Sheila Dixon and Nick Mosby (not pictured) say they have a plan to fix Baltimore. (Courtesy photo)
Mayoral candidates Sheila Dixon and Nick Mosby announced competing major campaign platforms this week that seek to address essential quality of life issues for Baltimore, a city that was saw riots last April and ended the year with 344 homicides, a near record.
On Jan. 4, Dixon released a four point plan to create a safer Baltimore. In an interview with the AFRO, Dixon stressed that she has experience in creating a safer, more livable Baltimore. “We focused on a holistic approach (in contrast to former Mayor O’Malley’s zero tolerance approach to crime). Crime rates started to decrease. Brutality rates were going down. We didn’t tolerate the mentality of officers coming onto the force and ignoring the extensive training they received.” Dixon said.
Dixon would require more training for all police officers and work with the anticipated consent decree that will be provided by the US Justice Department as a result of the agency’s current investigation of the Baltimore Police Department. “Whether or not the consent decree comes with funding, we will do what it takes to train our officers to engage 21st Century Community Policing,” Dixon said. “I will enhance the Civilian Review Board and ensure it has the support staff needed to function in an efficient manner.”
The Baltimore Police Department’s Civilian Review Board, established by the Maryland General Assembly, is often criticized for being irrelevant and ineffective, in spite of efforts by current Mayor Stephanie Rawlings-Blake to revitalize the board.
Dixon’s approach focuses on detaining the most violent offenders, requiring community policing and extensive training, while developing alternative approaches to restoring non-violent offenders to productive community life and supporting disconnected youth. Dixon would use local, state and federal data currently available to target violent offenders. “We know who the violent offenders are” she said.
Dixon advocates a collaborative approach to working with the city’s large population of disconnected youth. “We need to monitor them and work with both youth and their families. I am not advocating programs that will cost the city more money. We need to maximize the programs that we have. We would evaluate our own city agencies as well as organizations that partner with the city. We would bring in foundation s to help us”, Dixon said. “I have examples of how I have already done this with Promise Heights.” Promise Heights is a US Department of Education Funded program that partners with community and faith-based non-profits in the Druid Hills/Upton Heights neighborhoods.
Nick Mosby laid out his vision for the city. (Courtesy Photo)
Mosby Focuses on Future
On Jan. 5, Nick Mosby presented the press with what he called “A 15 Point Plan for Baltimore’s Future.” Speaking from a sidewalk near the corner of Howard and Franklin Streets, the contrasting images of the city’s blight and emerging signs of urban development were striking. “This is one Baltimore and if we come together now more than ever we can be and show the world what true urban revitalization is,” Mosby said. His plan focuses on five major initiatives including, eliminating gaps in the city’s educational system, investing in safe and healthy neighborhoods, economic development and attracting new businesses, a comprehensive transportation plan and enhancing government accountability and transparency.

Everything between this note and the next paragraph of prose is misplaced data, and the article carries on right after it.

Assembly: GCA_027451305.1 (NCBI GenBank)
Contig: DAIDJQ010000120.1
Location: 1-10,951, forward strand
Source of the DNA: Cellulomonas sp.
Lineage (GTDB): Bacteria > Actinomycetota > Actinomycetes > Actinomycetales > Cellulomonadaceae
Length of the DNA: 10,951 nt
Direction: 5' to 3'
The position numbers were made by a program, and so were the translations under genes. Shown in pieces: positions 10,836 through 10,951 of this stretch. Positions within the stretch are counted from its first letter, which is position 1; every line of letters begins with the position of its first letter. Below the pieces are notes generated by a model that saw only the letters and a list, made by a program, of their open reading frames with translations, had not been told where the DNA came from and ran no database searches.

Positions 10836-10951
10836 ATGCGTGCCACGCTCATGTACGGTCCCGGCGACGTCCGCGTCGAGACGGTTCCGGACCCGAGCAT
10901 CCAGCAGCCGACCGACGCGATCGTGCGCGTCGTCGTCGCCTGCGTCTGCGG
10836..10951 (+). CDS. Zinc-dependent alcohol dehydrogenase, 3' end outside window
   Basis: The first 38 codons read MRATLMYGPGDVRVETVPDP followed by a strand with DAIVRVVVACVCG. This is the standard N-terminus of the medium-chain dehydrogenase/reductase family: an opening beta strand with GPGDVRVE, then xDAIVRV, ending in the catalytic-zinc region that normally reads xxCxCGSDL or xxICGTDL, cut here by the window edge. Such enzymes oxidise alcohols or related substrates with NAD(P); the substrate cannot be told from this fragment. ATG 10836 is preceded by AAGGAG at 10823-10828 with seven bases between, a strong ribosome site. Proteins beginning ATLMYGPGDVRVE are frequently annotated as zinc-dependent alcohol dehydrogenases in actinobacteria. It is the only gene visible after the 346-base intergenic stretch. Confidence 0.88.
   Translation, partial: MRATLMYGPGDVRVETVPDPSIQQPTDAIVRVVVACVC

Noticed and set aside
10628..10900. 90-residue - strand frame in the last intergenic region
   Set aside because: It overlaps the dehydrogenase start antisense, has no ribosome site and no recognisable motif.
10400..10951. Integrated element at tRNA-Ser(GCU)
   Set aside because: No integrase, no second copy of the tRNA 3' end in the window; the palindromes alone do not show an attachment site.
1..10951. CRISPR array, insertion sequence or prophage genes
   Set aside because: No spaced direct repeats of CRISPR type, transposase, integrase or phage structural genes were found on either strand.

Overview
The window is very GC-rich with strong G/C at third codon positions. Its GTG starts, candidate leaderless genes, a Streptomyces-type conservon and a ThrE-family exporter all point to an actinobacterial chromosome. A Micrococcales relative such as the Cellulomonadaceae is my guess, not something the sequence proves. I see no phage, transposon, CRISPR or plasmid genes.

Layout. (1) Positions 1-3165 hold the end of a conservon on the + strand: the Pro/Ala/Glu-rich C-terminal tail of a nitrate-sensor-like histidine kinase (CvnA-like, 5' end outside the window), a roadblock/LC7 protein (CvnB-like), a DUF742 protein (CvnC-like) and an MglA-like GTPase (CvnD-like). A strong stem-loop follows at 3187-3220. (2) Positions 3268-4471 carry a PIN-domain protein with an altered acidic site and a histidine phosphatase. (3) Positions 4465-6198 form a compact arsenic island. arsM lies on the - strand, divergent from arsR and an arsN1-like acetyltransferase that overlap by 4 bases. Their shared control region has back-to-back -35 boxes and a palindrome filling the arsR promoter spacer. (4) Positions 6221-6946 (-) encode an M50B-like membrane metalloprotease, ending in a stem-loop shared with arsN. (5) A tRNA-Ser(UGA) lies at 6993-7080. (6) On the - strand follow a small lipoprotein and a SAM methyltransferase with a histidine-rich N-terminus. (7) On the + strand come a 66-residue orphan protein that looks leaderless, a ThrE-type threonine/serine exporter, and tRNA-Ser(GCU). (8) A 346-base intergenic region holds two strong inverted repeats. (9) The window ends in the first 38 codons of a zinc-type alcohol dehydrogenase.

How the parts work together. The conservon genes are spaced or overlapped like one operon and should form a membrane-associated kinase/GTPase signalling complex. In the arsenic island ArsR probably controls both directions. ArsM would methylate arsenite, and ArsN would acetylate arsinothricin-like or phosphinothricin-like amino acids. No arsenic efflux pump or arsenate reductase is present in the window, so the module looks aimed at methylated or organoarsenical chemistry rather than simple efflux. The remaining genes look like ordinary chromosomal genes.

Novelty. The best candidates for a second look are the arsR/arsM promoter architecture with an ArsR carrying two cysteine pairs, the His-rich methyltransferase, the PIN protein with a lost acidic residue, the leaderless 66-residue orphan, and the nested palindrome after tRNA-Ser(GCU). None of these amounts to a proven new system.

During the press conference, Mosby praised Police Commissioner Kevin Davis for his leadership during the 2015 unrest. “He has been unafraid to go after the bad actors on the police force. But there is no way we can ever return to a year like 2015”, Mosby said. Mosby has pledged to ensure all officers wear body cameras within the first 100 days of his administration, require community policing, and combat addiction.
Mosby’s plan would also create universal pre-kindergarten, lower property taxes for all properties and provide livable housing for low-wealth residents, place stiff financial penalties for owners of vacant buildings, overhaul the Baltimore transportation system and expand the Charm City Circulator.
Mosby did not provide details on how his plan would be funded or implemented but indicated that “in the coming weeks we will roll out the economics of the plan.”
Both candidates focused on Baltimore’s future in discussing their vision for improving the quality of life for city residents. Dixon focused on her experience with city government and connection with the city’s youth. “Most people understand I know the city and city government. I know how to run city government and I can take this city forward by and with the support of young people who will work with me and who want to see Baltimore succeed,” she said.
Mosby, in contrast, pointed to the future. “This election is not about the past, it’s about the future. This election is about new ideas, new energy and a fresh commitment to providing real opportunity for all Baltimoreans and that’s exactly what I’m going to do.” Mosby said.